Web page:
The Swedish strategy has been driven by the Public Health Agency, which has no role in economic policy, so protecting the economy has not been a stated aim of the looser measures. However, Prime Minister Stefan Löfven has repeatedly pointed to the fact that the more relaxed framework is sustainable for a longer time – so could it help businesses weather the storm?
Keeping businesses open could increase the chance of survival for some companies, but industry experts The Local spoke to warned that the impact of the virus is still significant.
“The hardest hit [retail sector] is clothing, shoes and sporting goods. Half of the stores have lost at least 40 percent of their sales, one in ten stores have lost 80 percent,” Hans Tjernström Carraro from the Swedish Trade Federation told The Local.
“Stores have continued to be open, which of course has been important for Swedish trade. On the other hand, we see that quarantine, reduced travel, cancelled events and reduced movement in society have had a very strong impact on trade. The big cities have been hit hardest. E-commerce has increased but not fully compensated for the total loss of sales. Consumers also increase their savings when economic times are uncertain and unemployment rises,” he explained.
He said that state aid for retailers would be essential for their survival, including support for the two biggest costs – staff and rents. The government has offered support to cover business rent costs, as well as covering the cost of sick pay, topping up salaries of staff whose working hours are reduced due to the virus, and introducing a furlough scheme.
Tjernström Carraro said that the rental subsidies had not reached a sufficient number of businesses, however, as the scheme requires property owners to first lower rent, something many of the federation's members have said hasn't happened. He added that some other measures, including support for businesses that have had to adapt due to loss of turnover, are coming late, only set to be implemented from July 1st.
An analysis of card transaction from Swedbank showed that several industries in Sweden had not lost as much in turnover compared to countries with lockdowns.
But Andreas Wallström, the bank's chief economist, warned: “Sweden will not have any tangible benefits ahead of the other Nordic countries. Swedish exports are affected when world trade falls. In addition, the government's crisis measures have come late and with less generous conditions than in several neighboring countries, despite strong public finances.”
“On the labour market, furloughing of staff has been heavily used, with almost half a million people. If you add in people who have been notified of layoffs or were already unemployed, it's around one million and the total workforce is normally four million. We expect unemployment to increase largely,” she told The Local.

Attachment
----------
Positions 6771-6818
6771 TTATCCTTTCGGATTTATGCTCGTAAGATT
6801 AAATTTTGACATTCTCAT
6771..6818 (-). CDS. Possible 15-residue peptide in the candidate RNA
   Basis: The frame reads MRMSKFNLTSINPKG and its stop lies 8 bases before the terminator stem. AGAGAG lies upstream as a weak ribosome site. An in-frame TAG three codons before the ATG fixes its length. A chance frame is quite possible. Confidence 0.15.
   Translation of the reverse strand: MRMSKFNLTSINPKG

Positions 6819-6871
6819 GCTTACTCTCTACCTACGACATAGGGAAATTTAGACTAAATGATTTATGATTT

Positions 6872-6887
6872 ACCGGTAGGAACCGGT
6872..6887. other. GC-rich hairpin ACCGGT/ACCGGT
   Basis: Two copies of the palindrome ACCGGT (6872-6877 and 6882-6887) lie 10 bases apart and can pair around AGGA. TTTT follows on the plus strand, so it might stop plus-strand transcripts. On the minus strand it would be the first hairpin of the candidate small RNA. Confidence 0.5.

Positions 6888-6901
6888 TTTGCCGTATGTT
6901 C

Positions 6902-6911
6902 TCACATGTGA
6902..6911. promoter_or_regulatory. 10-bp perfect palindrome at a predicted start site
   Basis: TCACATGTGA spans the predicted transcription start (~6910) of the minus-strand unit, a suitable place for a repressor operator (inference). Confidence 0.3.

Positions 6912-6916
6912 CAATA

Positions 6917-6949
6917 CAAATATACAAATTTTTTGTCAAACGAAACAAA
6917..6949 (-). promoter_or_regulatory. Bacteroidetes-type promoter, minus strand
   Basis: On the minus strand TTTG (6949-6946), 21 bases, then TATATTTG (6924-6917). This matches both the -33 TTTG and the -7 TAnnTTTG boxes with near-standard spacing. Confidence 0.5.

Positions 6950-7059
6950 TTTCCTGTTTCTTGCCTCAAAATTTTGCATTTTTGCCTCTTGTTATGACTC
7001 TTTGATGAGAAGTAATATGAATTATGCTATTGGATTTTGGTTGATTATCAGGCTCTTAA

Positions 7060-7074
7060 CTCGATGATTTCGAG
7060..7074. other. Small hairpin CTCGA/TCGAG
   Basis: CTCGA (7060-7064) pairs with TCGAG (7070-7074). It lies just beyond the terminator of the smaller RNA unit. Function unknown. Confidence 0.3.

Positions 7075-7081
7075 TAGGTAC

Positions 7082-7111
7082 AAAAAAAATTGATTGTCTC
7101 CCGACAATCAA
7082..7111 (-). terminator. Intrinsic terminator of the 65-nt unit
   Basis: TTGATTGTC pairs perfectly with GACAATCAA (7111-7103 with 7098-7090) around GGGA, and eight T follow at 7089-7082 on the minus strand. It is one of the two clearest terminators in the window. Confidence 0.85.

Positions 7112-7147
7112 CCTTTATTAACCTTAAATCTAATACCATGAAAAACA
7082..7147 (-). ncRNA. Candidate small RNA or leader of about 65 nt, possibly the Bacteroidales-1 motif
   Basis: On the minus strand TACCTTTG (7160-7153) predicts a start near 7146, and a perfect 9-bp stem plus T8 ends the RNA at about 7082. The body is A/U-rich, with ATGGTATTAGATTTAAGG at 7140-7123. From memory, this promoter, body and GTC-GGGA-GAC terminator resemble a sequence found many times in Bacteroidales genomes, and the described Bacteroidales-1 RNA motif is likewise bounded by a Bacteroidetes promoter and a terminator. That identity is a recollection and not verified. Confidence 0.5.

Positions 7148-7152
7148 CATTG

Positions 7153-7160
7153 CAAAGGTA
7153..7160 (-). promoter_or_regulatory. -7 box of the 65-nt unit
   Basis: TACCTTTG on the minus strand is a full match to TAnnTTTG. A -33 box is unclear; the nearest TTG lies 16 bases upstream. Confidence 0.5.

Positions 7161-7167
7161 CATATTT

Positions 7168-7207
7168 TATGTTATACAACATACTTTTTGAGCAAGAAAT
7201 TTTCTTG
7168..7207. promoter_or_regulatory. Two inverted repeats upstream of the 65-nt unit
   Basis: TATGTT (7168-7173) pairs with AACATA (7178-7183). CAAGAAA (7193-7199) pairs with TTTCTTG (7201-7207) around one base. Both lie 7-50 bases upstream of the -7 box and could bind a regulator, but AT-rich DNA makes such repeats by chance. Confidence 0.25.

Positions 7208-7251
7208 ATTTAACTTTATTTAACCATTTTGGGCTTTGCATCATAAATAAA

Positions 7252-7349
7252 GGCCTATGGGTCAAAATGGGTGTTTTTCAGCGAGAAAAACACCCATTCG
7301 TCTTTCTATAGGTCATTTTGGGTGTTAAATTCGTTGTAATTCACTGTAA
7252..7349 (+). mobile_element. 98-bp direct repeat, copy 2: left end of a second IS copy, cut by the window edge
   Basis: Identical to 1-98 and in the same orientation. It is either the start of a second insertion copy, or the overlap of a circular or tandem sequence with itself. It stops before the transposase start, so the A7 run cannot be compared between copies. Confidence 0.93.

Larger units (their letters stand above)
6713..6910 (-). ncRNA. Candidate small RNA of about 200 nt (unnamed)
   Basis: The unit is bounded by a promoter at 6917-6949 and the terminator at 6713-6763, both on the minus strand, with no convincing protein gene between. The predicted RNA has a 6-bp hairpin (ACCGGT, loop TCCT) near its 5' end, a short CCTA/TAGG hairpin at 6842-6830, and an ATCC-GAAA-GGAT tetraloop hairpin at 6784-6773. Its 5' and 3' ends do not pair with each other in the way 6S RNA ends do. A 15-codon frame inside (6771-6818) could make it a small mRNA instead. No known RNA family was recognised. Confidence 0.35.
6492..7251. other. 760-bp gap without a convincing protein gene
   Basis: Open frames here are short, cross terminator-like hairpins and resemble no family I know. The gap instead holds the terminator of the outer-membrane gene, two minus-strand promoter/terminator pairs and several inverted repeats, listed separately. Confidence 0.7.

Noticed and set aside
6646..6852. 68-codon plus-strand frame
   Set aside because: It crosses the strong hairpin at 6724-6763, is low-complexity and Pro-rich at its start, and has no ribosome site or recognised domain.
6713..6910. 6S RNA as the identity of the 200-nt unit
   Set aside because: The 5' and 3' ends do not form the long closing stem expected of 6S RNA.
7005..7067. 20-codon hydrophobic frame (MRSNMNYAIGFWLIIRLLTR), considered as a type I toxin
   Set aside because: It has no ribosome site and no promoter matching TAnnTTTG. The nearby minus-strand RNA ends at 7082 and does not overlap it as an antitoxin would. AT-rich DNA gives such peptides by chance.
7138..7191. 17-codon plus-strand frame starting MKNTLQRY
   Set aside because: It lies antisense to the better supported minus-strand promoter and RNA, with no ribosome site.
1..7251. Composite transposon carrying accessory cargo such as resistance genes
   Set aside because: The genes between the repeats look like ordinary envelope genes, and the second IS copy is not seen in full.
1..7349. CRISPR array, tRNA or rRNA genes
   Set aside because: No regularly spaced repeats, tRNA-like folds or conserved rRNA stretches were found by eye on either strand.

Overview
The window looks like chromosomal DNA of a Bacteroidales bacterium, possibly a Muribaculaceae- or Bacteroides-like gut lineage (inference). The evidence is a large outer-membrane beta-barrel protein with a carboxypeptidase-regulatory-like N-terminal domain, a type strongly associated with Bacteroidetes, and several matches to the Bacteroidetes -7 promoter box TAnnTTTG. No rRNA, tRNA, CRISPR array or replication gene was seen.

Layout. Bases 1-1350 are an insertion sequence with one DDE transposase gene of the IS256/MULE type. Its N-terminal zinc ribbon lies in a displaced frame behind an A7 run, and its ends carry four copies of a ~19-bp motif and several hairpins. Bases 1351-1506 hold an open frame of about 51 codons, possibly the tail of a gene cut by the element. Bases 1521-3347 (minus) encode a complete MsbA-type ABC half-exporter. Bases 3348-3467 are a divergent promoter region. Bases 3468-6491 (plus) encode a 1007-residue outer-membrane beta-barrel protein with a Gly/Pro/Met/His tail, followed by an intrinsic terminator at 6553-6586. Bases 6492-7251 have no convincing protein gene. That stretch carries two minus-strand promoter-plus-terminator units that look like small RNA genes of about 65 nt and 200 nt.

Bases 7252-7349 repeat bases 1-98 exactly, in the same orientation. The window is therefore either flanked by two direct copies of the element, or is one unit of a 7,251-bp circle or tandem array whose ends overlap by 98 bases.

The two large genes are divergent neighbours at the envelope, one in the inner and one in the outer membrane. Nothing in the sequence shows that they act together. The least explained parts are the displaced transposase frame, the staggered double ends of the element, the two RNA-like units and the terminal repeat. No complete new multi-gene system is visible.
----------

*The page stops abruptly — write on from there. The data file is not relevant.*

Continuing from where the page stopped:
“It's too early to say whether we will do better or worse economically in the long term, but I think we would have done worse if we had had a total lockdown. Tourism, travel, restaurants and events are all hit, the service and retail sectors might do better because we aren't locked down, but we still have social distancing and uncertainty so they have been hit,” she explained.
This street in Stockholm's picturesque old town is usually bustling with tourists and shoppers. Photo: Ali Lorestani/TT
Not only have changing consumer behaviour affected domestic sales, but as a small and open economy, Sweden is dependent on international trade, particularly in its manufacturing sector.
Nyman said that this means Sweden is usually more severely hit by global financial crises, along with other small export-driven economies.
Compared to the other Nordic countries, Sweden is likely to see a smaller fall in GDP this year, but also a smaller increase next year. Economists at Swedish bank SEB estimate Sweden's GDP will drop 6.5 percent this year, a little better than Norway (7.4) and ahead of a 10 percent fall in Denmark. But while Norway and Denmark are predicted to see a GDP increase of 5.2 and 9 percent in 2021, SEB's prediction for Sweden is a 5 percent rise.
“There is no winner in this crisis. Sweden is a small and open country, and we depend on international trade and investment,” Andreas Hatzigeorgiou, CEO at Stockholm Chamber of Commerce, told The Local. “We can only do so much to mitigate the economic shock of the corona pandemic.”
He added: “But, compared to other small and trade dependent countries, it is not unlikely that Sweden might get out of the crisis in a relatively better position. What the Swedish case clearly demonstrates is how interdependent economies and companies are in today's modern economy. I think there will be no substantial recovery from the crisis unless there is also a substantial reboot of globalisation and free trade.”